It’s common in any product category for one or two specific models to rise up and become the unspoken go-to. For example, we’d bet there are more podcasts using the Shure SM7B than any other mic around in podcasting. Likewise, we’d wager that the Rode NT1 is among the most popular when it comes to home studio setups, on account of its superior versatility and accessible pricing. Both are excellent recording mics, with clear similarities and differences to each other.
In this article, we’re going to attempt to identify a winner between them, a desert island mic to rule them all. We’ll look at both products’ features and functionality, along with their build quality, and examine how to get the best out of them across a variety of situations.
Shure SM7B vs Rode NT1: At a glance
The Shure SM7B will be instantly recognisable, both in its appearance and in its sound, for lovers of podcasts, vlogs and streams. Essentially, it’s a robust, pro-grade dynamic podcasting mic with a focus on capturing the voice in its many forms. It has a relatively narrow frequency response, compared to similarly priced alternatives, although it balances that out with a smoother mid-range which enables it to deliver exceptional results in a broadcast environment. It is, as you’d expect from Shure, extremely well-made and built to last, although it’s rare you’ll see one outside of a studio.
The Rode NT1, on the other hand, is a veteran studio condenser mic which has evolved into something with a great deal more versatility. Where the Shure is an XLR-only mic, the NT1 allows users to connect using either XLR or - in keeping with the current trends - via USB C. Add audio interface capabilities and a wider frequency response and you’ve got something with a great deal more in the way of potential use cases than the Shure. But is it that easy to crown a winner? Of course not. Read on to find out how each mic fares head-to-head.
Shure SM7B vs Rode NT1: Hardware & features
If we’re looking purely at numbers and a spec sheet, it’s hard to see if these two mics are even in competition with each other. The Shure is more expensive, but then has a narrower frequency response and is seemingly geared towards one specific application. The Rode seems keen to impress you with its multiple methods of connectivity and its built-in electronic smarts, but I’ve seen plenty of examples of products that miss out on excellence by trying to do too much.
I like the way the SM7B has some degree of on-mic control, with a basic frequency attenuation to help sculpt your sound before it reaches the interface. It fits in with the mic’s inherent vibe of simplicity; you plug it in, and it sounds great. Simple. The NT1, on the other hand, practically throws the possibilities at you and invites you to shape them to your needs. There’s accompanying software through which you can apply EQ and effects, which is a nice touch, and a general feeling of it being a Swiss Army Knife of a mic, capable across a range of applications although possibly without achieving greatness at any particular one of them.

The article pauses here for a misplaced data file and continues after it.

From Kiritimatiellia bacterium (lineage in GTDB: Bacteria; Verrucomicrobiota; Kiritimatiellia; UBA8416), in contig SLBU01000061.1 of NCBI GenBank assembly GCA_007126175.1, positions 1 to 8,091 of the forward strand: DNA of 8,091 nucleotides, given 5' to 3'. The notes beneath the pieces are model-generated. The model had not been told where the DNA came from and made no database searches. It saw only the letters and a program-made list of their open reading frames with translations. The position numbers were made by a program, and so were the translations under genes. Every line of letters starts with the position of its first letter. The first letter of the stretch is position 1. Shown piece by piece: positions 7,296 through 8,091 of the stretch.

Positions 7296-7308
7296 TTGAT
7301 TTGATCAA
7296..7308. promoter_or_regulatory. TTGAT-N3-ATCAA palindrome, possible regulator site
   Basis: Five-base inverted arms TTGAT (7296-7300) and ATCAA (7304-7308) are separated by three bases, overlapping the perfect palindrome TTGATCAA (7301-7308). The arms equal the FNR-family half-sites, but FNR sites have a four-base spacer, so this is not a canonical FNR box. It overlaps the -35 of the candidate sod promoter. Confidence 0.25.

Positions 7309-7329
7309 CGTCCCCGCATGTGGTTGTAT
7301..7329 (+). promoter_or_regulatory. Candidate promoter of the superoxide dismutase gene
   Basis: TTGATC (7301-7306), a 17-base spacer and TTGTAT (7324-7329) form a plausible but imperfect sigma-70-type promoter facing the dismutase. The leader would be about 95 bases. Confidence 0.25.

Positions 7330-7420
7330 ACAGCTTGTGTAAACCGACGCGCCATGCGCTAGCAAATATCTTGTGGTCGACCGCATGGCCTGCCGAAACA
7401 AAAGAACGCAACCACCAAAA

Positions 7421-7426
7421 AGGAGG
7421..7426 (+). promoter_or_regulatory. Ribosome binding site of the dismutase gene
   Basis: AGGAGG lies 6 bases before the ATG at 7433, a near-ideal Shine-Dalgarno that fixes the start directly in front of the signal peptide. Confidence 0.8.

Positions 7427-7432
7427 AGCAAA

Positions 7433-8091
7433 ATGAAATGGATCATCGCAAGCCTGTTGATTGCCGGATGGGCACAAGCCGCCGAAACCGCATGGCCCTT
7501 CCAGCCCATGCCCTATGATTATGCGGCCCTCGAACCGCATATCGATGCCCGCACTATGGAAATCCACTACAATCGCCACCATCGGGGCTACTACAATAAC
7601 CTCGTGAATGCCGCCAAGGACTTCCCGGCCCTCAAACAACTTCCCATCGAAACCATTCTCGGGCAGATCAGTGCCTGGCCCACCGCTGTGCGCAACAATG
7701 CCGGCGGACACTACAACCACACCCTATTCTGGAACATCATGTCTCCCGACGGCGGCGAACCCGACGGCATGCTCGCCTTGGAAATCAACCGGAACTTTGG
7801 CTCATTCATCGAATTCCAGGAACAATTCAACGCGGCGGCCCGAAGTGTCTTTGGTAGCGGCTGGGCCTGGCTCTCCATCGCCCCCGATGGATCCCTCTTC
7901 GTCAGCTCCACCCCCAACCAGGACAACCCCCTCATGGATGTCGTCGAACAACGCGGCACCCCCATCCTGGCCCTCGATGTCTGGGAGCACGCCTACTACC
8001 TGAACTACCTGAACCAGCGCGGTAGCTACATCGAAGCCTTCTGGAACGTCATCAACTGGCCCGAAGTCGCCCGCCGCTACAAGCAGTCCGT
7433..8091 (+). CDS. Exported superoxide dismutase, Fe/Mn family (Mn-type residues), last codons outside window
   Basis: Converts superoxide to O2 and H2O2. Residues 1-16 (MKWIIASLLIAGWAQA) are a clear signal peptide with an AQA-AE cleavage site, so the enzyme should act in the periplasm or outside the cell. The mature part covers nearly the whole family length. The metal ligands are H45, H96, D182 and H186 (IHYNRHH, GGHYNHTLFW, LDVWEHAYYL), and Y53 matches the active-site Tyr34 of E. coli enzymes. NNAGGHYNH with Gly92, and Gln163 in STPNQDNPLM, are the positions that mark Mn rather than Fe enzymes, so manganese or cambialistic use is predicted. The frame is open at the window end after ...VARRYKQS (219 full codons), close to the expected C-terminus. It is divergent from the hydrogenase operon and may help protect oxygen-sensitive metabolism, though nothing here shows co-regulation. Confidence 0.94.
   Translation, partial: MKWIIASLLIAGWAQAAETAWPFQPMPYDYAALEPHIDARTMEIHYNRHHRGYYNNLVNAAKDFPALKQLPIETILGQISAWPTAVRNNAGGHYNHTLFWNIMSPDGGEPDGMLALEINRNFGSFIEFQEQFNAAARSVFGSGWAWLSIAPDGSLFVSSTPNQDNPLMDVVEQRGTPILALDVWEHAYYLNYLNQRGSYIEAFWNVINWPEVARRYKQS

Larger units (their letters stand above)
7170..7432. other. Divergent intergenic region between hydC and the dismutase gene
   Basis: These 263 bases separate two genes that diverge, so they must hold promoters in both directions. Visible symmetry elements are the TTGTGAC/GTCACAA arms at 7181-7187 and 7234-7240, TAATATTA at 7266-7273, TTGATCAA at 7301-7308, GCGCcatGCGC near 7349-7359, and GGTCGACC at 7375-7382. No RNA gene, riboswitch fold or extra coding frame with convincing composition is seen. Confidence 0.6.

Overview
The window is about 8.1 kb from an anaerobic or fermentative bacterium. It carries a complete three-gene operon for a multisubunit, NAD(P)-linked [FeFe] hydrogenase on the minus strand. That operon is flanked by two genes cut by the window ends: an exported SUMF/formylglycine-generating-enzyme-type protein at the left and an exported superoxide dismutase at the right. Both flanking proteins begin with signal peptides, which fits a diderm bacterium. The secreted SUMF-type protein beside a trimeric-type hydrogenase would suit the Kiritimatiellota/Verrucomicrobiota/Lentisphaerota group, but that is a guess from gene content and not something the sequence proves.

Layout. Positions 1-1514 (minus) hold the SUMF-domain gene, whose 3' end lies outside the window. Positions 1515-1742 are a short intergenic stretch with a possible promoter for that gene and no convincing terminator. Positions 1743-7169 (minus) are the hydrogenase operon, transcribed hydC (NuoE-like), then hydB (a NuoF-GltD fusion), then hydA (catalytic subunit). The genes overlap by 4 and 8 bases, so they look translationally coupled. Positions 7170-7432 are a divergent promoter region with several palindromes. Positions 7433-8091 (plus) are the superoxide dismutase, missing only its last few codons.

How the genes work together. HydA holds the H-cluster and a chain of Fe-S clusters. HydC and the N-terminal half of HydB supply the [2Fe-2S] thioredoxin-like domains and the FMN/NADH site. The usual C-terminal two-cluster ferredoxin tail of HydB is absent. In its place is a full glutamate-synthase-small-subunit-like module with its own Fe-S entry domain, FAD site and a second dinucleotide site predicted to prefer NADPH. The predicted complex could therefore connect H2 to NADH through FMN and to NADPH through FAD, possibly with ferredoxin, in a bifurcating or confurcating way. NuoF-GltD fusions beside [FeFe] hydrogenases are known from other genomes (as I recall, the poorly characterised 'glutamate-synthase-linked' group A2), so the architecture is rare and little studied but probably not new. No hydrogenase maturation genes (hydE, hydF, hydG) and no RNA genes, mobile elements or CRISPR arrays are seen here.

Winner: On purely features and capabilities, the Rode NT1 is a clear winner. It provides versatility in the way you connect it, and from there offers a wealth of possibilities over how you shape the sound you’re recording.
Shure SM7B vs Rode NT1: Build quality & design
Judging the build quality and design of the Shure SM7B and Rode NT1 is easy because they’re both high-quality, expertly-designed tools which would find use in any studio around the world. The NT1 is now in its fifth iteration, which - if you follow the logic of most consumer technology - means Rode has had time to fine-tune and finesse the design into what we have today, which is a sleek, nicely hefty microphone which balances robustness with an attractive visual aesthetic.
The SM7B, on the other hand, is an example of the opposite theory of industrial design. Rather than gradual iteration, Shure focused on getting it right the first time around, in the same way it has done with its famous SM57 and SM58 mics, which are largely unchanged since they launched in the 1960s. So the SM7B is a weighty - twice the weight of the NT1, in fact - matt black beast of a mic which will probably outlive all of us. There’s even room for a quirk - in the microphone world, anyway - in the way the XLR connection doesn’t actually sit on the mic itself, but rather a separate (but connected) port.